"I was aware that some terrorists were residing in that compound, but I didn’t know whom. I was shocked. I didn’t believe I was associated in his killing," Afridi later said in an interview with FOX News.
The Use of Helmet Cams: The third inconsistency that Hudson mentioned is the supposed use of helmet cams. In the film, the Navy SEALs responsible for the mission are given the cameras that apparently transmit live feeds back to CIA headquarters. The Atlantic writer called these elements a "myth" and noted that they, in fact, never existed.
Once the SEALs entered the bin Laden compound, a live feed was not available for the president and government officials to view (drones provided a feed from outside the compound, though). In August 2011, The New Yorker wrote:
Until this moment, the operation had been monitored by dozens of defense, intelligence, and Administration officials watching the drone’s video feed. The SEALS were not wearing helmet cams, contrary to a widely cited report by CBS. None of them had any previous knowledge of the house’s floor plan, and they were further jostled by the awareness that they were possibly minutes away from ending the costliest manhunt in American history...
Arab militant Osama Bin Laden poses for this undated photo (Photo by Getty Images)
Obama's "Kill or Capture" Mandate: Hudson also noted that speculation continues over whether the SEALs were given orders to capture bin Laden, if possible. Based on Gates' comments, though, it seems that killing the terrorist was something the government was more than willing to do. As for Hudson's stance on the matter, he wrote:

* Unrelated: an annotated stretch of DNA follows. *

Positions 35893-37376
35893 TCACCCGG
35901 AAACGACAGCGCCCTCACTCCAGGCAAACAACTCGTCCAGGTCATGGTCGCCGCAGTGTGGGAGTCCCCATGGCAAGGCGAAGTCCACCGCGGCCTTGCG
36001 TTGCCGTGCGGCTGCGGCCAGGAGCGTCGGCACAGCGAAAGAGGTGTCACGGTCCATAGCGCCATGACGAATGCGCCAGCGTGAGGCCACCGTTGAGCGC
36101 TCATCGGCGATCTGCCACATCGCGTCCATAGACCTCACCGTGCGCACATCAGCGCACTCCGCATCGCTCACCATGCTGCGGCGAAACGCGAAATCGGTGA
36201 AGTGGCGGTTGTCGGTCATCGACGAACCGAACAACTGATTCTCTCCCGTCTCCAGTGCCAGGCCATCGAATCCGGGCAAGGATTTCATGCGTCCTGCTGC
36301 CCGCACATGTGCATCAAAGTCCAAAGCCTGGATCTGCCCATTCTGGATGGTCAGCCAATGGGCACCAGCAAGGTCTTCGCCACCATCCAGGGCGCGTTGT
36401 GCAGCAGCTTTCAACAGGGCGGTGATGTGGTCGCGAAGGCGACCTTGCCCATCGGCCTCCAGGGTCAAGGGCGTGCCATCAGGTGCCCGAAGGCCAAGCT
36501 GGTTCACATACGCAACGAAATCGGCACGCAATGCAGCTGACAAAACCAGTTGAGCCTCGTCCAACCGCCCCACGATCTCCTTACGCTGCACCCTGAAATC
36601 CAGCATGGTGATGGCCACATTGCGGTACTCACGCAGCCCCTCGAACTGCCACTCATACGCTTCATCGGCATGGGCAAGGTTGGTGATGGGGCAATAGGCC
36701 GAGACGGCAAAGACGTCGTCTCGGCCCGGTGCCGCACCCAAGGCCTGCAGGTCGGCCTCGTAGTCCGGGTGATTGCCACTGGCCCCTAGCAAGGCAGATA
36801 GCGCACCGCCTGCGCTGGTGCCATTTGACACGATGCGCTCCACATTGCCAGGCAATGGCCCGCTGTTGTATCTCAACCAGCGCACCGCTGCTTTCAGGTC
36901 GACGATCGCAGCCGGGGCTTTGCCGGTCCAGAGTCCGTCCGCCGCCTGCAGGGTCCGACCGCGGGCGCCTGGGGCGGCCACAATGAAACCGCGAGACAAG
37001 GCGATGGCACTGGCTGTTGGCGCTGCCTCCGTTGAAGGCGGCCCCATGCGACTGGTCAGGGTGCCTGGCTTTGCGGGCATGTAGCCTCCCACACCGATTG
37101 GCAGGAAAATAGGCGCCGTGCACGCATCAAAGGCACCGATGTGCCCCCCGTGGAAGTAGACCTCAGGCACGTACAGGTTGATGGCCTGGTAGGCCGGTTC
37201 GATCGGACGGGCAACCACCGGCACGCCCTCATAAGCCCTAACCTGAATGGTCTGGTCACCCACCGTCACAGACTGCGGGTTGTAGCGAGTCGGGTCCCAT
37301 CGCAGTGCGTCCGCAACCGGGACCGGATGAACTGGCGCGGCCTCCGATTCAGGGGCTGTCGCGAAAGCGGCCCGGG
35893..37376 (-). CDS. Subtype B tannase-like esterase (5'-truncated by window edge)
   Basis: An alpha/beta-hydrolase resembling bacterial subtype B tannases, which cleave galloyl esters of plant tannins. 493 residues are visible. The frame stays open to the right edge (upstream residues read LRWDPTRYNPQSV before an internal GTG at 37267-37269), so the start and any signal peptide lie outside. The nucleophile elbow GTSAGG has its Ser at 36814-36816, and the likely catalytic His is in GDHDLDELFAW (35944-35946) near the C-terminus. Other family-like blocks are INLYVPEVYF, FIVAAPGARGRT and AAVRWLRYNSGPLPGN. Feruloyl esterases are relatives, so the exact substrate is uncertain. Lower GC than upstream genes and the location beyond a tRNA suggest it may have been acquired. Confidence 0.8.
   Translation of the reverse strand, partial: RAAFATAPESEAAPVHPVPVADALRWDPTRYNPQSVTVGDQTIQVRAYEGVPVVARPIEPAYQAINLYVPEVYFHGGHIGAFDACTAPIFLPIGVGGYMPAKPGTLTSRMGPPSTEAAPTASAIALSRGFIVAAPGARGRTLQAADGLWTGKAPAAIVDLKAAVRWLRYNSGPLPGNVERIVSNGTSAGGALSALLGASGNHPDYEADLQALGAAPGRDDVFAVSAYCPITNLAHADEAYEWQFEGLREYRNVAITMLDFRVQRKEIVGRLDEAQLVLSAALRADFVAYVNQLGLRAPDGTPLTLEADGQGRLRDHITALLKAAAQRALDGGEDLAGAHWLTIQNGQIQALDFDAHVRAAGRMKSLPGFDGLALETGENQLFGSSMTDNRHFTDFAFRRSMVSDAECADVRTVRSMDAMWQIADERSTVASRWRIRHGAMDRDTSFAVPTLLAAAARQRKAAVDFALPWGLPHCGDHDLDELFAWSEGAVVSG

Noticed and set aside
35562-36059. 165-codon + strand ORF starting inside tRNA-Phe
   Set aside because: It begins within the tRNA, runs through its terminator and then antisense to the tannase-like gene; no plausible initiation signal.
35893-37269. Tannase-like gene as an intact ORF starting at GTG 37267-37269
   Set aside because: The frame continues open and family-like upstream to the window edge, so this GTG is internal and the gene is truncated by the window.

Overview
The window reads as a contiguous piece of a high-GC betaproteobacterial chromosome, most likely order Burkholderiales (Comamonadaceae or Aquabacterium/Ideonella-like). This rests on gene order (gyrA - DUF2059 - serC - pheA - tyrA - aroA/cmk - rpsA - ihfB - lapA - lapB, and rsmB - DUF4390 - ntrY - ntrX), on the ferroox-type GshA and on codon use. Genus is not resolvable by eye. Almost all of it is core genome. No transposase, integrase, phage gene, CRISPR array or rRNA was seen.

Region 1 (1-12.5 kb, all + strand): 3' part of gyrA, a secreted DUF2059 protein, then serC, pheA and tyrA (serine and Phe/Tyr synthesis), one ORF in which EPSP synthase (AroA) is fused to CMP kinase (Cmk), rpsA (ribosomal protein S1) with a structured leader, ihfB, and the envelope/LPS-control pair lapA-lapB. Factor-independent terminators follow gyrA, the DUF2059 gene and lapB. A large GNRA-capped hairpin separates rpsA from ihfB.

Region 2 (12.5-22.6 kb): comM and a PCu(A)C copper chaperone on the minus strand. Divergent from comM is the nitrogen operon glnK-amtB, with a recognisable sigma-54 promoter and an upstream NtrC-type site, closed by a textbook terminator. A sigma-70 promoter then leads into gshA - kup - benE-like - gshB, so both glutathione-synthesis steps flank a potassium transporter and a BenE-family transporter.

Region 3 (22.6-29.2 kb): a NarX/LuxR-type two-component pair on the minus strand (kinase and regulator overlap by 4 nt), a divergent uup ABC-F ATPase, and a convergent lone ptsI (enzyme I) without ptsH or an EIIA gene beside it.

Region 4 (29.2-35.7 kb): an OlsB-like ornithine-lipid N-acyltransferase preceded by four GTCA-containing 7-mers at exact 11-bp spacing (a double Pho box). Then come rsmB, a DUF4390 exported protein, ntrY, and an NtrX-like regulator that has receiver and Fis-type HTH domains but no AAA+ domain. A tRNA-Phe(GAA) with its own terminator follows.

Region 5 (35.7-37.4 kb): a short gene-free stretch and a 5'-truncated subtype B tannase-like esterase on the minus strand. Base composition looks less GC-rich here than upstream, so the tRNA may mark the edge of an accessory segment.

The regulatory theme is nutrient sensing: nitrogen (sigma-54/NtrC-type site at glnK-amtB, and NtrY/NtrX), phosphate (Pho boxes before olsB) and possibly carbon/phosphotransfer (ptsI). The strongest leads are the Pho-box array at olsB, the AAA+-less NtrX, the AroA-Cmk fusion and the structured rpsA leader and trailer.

Much has been speculated about whether the Navy SEALs were given orders to assassinate Osama bin Laden on contact or capture him if possible. Some have alleged that because bin Laden was unarmed, this was likely an assassination mission. Still, no one knows for sure, and the Obama administration resolutely vows that its orders were to capture bin Laden if possible. Despite that, a scene prior to the raid shows Admiral Bill McRaven telling the SEALs that the "preference" of this mission is that there be no detainees.
The point being made here is this: The film gives a definitive answer regarding whether the SEALs were told to kill or capture. Since we don't know for sure what was said behind closed doors, the movie, too, should have presented this scenario in a more vague fashion.
Watch the "preference" scene from the film, below:
The SEALs' Firefight With bin Laden Supporters: While Hudson notes that early reports indicated that a gun battle brewed between the SEALs and bin Laden loyalists, accounts of the mission now vary. In the book "No Easy Day," the former SEAL who authored the book and was a part of the mission, explained that the only shots fired by people in the compound happened in the guest house when the SEALs killed bin Laden's courier.
In "SEAL Team 6," Hudson claims that the gun battle appeared to be occurring in the building that bin Laden resided in -- something that seems to conflict with some accounts.
For Hudson's analysis, read his article on TheAtlantic.com.